It was hard for my parents and others to grasp my vision, to watch me struggle, and harder still for them to stress about me potentially failing. As a mother now, I can see why they were so fearful, and yet, I’m still grateful that I persevered and followed my heart.
You will do everything, and I mean everything!
What most people didn’t know was that for the mere 20 minutes that I got to sing every other day, I was spending hours and hours doing absolutely everything else. I was recruiting more schools, convincing more tertiary institutions that this was the new way of marketing, completing all the admin required, capturing hundreds of learner records until the early hours of the morning… the list of my responsibilities was endless.
That’s because I was the boss, the singer, the presenter, the salesperson, the financial director, and the everything else in between. It’s not just because this was my passion, but also because there wasn’t enough money to hire more staff. Added to that, the band that I was touring with wasn’t exactly what you would call ‘employable administrative personnel.’ They were more the beer-drinking, weed-smoking kind of characters, bless them.
So really, I had to do everything. I had to get stuck into all the jobs that needed to be done, and I had to do it alone. Trust me, it was far from glamorous and the rewards weren’t exactly streaming in.
Keep learning but know when to get help
It was during my second year when I decided to go solo with my music. I let go of the band and hired only a sound engineer and road manager to tour with me. I also got an accountant to come on board and balance the books, but the rest was still on my shoulders. It was admin heavy and not particularly stimulating, I have to admit, but I learned invaluable skills ranging from best business practices and client relations to conflict management and how to read an income statement.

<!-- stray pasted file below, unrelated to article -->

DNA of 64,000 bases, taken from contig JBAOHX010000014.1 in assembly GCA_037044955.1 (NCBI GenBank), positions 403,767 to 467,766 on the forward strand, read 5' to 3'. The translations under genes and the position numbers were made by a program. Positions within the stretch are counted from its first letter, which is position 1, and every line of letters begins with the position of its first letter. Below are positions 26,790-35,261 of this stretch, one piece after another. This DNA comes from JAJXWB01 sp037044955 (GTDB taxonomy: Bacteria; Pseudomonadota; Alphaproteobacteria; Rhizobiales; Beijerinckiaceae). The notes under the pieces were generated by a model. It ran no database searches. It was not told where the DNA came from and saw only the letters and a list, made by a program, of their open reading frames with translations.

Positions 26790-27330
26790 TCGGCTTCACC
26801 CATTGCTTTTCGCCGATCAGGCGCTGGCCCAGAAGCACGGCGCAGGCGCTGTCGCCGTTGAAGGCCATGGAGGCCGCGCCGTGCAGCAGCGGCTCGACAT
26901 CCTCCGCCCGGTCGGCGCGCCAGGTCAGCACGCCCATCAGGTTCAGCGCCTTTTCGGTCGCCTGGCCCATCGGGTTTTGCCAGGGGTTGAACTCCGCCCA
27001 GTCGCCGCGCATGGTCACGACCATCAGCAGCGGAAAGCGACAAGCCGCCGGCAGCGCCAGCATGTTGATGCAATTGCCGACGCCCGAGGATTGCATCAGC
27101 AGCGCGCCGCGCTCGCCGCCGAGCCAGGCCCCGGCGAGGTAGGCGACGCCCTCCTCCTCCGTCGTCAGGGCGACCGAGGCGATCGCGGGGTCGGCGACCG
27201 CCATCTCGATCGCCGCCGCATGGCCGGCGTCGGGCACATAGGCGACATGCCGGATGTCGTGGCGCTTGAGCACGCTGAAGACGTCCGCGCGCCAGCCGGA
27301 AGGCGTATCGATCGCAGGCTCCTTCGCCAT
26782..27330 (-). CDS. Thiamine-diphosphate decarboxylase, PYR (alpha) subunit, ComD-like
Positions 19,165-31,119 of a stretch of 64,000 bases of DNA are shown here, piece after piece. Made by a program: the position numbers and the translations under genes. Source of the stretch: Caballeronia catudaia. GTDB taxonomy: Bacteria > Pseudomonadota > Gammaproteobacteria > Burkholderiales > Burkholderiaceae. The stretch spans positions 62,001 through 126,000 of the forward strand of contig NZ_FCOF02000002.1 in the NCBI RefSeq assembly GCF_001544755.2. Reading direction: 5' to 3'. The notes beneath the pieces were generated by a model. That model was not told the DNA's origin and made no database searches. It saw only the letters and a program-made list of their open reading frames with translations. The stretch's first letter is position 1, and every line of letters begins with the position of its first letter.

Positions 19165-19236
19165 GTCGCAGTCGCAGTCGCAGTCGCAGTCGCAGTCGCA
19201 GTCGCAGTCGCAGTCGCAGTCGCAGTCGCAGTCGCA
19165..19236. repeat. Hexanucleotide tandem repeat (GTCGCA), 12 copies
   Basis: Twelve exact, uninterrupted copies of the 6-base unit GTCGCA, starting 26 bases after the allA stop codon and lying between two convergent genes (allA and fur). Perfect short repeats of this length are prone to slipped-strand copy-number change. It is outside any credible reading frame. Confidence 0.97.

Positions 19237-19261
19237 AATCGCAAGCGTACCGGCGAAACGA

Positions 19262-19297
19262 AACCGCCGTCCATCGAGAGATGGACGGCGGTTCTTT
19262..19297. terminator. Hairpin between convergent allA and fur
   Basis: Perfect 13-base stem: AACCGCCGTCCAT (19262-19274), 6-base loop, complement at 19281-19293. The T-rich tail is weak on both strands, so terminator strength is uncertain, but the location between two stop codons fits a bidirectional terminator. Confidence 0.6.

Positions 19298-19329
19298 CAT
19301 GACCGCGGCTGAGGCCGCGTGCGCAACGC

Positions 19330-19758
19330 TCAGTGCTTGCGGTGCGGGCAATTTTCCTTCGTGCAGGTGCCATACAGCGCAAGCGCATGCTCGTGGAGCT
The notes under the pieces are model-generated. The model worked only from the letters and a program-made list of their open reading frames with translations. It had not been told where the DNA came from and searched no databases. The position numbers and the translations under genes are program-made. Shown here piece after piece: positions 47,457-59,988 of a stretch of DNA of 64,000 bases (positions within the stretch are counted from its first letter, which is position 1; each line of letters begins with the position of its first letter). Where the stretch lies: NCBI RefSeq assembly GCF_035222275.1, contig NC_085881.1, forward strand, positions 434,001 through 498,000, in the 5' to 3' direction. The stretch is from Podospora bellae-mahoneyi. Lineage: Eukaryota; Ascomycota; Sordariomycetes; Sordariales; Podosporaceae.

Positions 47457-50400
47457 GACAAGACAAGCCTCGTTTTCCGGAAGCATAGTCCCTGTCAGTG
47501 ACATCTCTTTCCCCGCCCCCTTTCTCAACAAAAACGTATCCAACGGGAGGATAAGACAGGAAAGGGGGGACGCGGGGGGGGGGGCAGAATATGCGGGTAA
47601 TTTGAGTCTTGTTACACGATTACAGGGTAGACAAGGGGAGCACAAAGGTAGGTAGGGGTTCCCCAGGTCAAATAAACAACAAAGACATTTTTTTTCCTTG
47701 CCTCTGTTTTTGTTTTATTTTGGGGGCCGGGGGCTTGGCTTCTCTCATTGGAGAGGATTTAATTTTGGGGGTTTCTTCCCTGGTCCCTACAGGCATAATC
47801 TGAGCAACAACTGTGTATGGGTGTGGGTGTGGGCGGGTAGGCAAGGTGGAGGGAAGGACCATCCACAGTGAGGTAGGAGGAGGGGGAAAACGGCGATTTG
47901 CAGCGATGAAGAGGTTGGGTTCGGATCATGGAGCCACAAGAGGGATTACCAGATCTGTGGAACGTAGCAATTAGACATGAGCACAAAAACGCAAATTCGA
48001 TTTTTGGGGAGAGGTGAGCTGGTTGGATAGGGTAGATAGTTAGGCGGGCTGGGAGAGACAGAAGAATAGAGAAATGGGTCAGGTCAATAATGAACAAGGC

In my third year, I landed our first corporate sponsor. This was a big moment, and it was this milestone that catapulted the company to new heights. It opened the door to so many things, but in that moment, it meant that I could hire a data capturer, a booking agent, and a PR company to raise awareness and get the company’s name out there. It set me free to do more of what I loved – reaching the youth of our country.
What to do when disappointment strikes… and it will
In the beginning, we had the same sponsor for three years in a row. It was a solid working relationship that benefitted both parties and I was so sure that this was it. This was the big break we had been waiting for, and it was… until it wasn’t. I remember quite clearly that it was a Tuesday morning when our sponsor called to tell me that they couldn’t sign on for a fourth year. It may sound silly, but we genuinely all cried in their boardroom that day, knowing that we had just lost half of our revenue with one simple no. I felt lost and let down.
Pick yourself up, dust yourself off, and start over again!
Yes the panic did set in, but I made a simple choice to go back to basics, starting with checking in with myself about what I was doing. I asked myself if my ‘Why’ was still the same and, upon reflection, I realised that my passion had shifted from singing to running a company.
The thrill of signing a deal and managing people had become my main driver and motivator. During this time, I had also become a mother and I knew that my little boy needed more stability and security – more than what could be given to him if I was in a different town every week.